I looked at the entire audience and pulled out the 14 lines that mattered the most. They are down. (These are in rough chronological order.)
1. “The Trump campaign legal team knew there was no legitimate argument… to overturn the election, and yet President Trump went ahead with his plan for January 6th anyway.” — Wyoming Republican Party Rep. Liz Cheney
Cheney, the committee’s vice chair, laid out here the point of not only today’s hearing, but also the committee’s broader presentation: Trump knew he had lost, was told he had lost dozens of times, and not only refused to accept. but he actively pushed conspiracy theories and other false claims that he knew were wrong to stir up his party base. Demonstrating that what is at the heart of the question of whether Trump can or should be criminally charged by the Justice Department.
2. “Mr. Trump decided before the election… that he would claim it was all rigged.” — California Democratic Representative Zoe Lofgren
3. “The mayor was definitely intoxicated.” — former Trump adviser Jason Miller
So here’s what we learned about election night 2020 at the White House in today’s hearing: a) Former New York City Mayor Rudy Giuliani showed up at the White House wanting to talk to Trump b ) Giuliani was, according to Miller, drunk c) Giuliani ended up talking to the president, a conversation in which he said that Trump should declare victory, which the president then did. Amazing. Awesome.
4. “I don’t know if I had a firm vision of what I should say.” –Ivanka Trump
The eldest daughter of the former president was, and is, clearly and very carefully calibrating how her closeness (or lack of it) with her father is perceived after the elections. She, more than any other witness whose testimony before the January 6 committee we have seen, speaks haltingly (and briefly) as she tries to distance herself from her father’s actions without him realizing what he is doing.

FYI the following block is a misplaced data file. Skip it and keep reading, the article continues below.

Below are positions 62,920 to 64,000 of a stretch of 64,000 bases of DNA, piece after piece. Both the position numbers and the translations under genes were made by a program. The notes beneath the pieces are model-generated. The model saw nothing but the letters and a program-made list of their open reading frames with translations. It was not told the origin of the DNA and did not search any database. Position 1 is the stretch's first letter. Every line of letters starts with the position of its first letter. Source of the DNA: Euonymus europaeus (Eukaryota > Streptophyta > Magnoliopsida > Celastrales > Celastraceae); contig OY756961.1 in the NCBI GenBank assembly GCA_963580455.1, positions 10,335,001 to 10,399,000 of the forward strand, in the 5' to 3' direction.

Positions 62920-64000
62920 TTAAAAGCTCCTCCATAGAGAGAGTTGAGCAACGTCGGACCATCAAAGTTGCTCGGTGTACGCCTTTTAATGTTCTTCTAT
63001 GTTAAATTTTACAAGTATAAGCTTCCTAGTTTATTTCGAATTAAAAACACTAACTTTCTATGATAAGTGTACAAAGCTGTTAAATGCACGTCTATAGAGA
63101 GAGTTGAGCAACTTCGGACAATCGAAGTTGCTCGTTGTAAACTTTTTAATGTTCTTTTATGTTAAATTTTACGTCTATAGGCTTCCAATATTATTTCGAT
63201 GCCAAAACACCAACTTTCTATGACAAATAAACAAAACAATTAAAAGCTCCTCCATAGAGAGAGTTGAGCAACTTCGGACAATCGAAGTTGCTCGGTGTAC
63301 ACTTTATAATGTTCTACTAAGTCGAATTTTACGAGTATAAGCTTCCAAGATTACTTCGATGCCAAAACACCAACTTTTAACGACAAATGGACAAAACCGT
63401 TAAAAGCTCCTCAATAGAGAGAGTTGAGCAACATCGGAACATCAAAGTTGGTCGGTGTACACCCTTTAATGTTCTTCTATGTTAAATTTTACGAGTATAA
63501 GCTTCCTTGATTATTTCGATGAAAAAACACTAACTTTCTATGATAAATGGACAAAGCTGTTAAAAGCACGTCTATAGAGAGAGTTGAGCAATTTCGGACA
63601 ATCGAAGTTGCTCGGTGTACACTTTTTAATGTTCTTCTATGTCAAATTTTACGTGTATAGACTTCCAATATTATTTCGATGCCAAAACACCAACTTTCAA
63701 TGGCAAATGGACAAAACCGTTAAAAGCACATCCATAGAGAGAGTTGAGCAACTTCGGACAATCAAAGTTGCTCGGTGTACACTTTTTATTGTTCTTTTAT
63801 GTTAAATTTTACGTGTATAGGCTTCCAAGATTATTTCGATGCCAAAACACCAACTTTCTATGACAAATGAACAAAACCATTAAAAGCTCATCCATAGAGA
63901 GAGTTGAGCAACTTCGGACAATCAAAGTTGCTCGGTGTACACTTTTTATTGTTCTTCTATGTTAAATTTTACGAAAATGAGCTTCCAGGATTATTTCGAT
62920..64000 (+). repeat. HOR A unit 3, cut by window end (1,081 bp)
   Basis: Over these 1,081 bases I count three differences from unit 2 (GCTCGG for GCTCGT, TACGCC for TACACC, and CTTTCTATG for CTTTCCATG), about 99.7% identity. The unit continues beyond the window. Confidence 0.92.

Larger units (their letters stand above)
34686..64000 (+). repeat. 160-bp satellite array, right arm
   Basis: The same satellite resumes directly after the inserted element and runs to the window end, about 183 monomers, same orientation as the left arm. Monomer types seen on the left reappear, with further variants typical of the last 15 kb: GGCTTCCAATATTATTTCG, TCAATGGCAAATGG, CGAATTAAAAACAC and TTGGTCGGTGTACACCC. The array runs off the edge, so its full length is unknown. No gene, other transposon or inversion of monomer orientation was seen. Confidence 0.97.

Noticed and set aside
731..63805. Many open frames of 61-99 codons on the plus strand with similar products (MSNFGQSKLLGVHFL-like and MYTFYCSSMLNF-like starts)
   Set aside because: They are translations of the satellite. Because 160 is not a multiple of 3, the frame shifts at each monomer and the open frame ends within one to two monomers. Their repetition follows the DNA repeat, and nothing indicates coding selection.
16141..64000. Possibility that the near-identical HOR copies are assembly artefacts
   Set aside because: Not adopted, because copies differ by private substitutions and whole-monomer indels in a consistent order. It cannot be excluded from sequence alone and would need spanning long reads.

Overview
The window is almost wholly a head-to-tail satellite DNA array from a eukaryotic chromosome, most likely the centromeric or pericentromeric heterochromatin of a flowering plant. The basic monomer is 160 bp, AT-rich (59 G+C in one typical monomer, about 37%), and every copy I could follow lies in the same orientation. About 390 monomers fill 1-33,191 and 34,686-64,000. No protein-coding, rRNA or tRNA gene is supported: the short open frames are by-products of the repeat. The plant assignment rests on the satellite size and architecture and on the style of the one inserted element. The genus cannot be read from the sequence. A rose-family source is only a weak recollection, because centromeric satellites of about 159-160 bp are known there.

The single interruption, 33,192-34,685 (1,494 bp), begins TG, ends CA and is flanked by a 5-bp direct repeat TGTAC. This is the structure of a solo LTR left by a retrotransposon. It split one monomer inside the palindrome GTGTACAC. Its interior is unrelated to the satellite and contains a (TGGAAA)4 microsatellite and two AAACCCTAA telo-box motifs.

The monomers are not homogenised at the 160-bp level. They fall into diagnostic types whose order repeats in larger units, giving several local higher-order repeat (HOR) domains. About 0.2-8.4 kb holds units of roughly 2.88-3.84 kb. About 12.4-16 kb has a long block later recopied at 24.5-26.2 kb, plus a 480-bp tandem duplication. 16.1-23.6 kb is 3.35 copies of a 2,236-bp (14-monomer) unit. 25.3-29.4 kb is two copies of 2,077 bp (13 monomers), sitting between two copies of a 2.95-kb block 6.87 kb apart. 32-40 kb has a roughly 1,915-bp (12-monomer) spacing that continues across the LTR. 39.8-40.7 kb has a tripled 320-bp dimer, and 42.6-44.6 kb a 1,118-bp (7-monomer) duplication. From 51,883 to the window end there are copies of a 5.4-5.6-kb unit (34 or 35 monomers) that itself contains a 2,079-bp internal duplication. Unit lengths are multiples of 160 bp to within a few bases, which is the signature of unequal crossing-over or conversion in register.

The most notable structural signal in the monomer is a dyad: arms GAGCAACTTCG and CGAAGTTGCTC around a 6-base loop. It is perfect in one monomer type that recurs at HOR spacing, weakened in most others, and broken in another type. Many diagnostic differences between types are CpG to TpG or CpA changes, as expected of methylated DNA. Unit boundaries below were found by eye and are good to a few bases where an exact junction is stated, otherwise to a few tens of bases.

5. “My recommendation was to say ‘The votes were still being counted. It’s too early to tell, too early to call the race, but we’re proud of the race we did and we think we’re in a good position.'” — former Trump campaign manager Bill Stepien
Stepien, knowing that there were still plenty of fully legal votes to be counted, advised the president not to declare victory on election night. Instead, Trump followed the advice of the allegedly drunk Giuiliani
6. “From the get-go, on election night, the president claimed there was a huge fraud going on. I mean, this happened, as far as I know, before there was really a chance to look at the evidence.” –Attorney General Bill Barr
Barr was the star of the second public hearing, making it clear that he not only believed the voter fraud claims were ridiculous, but also told Trump that opinion in several face-to-face conversations. This quote, in particular, is deeply damning, as it suggests that Trump was claiming fraud even before a substantial number of votes had been counted.
7. “Very, very, very, very gloomy.” — Stephen
This was Stepien’s analysis of Trump’s chances of winning as the week after the election unfolded. She added that she had told Trump at the time that the campaign had only a 5-10% chance of winning.
8. “I didn’t mind being considered part of the Normal Team.” — Stephen
Stepien drew a sharp line between the “Normal Team” (those inside the campaign who, as time went on, clearly believed Trump had lost) and another team populated by people like Giuliani and lawyers like Sidney Powell and John Eastman. . What, well, wow.
9. “Not the approach I’d take if I were you.” –Jared Kushner
After much hesitation and hesitation as to whether he had spoken to the president about his views on Giuliani and the effort to overturn the election results, Kushner finally acknowledged saying this to the president. Trump obviously ignored him and his advice.
10. “The Department does not take sides in elections, and the Department is not an extension of its legal team.” — barr
The attorney general told Trump this in an in-person meeting on November 23, 2020. Trump, neither in this conversation nor before or after, seemed to understand that the Justice Department had long been viewed as an independent organization within the government in general.
11. “I told him that the things his people were saying to the public were nonsense.” — barr
12. “There was never an indication of interest in what the real facts were.” — barr
Barr said that before the 2020 election he felt he could persuade Trump of the facts and realities, even if, at times, it took a while and was a bit painful for everyone involved. After the election, Barr said that all changed: that Trump simply wasn’t interested in any point of view that didn’t support his unsubstantiated claims of voter fraud. “After the election, he didn’t seem to be listening,” Barr told the Jan. 6 committee.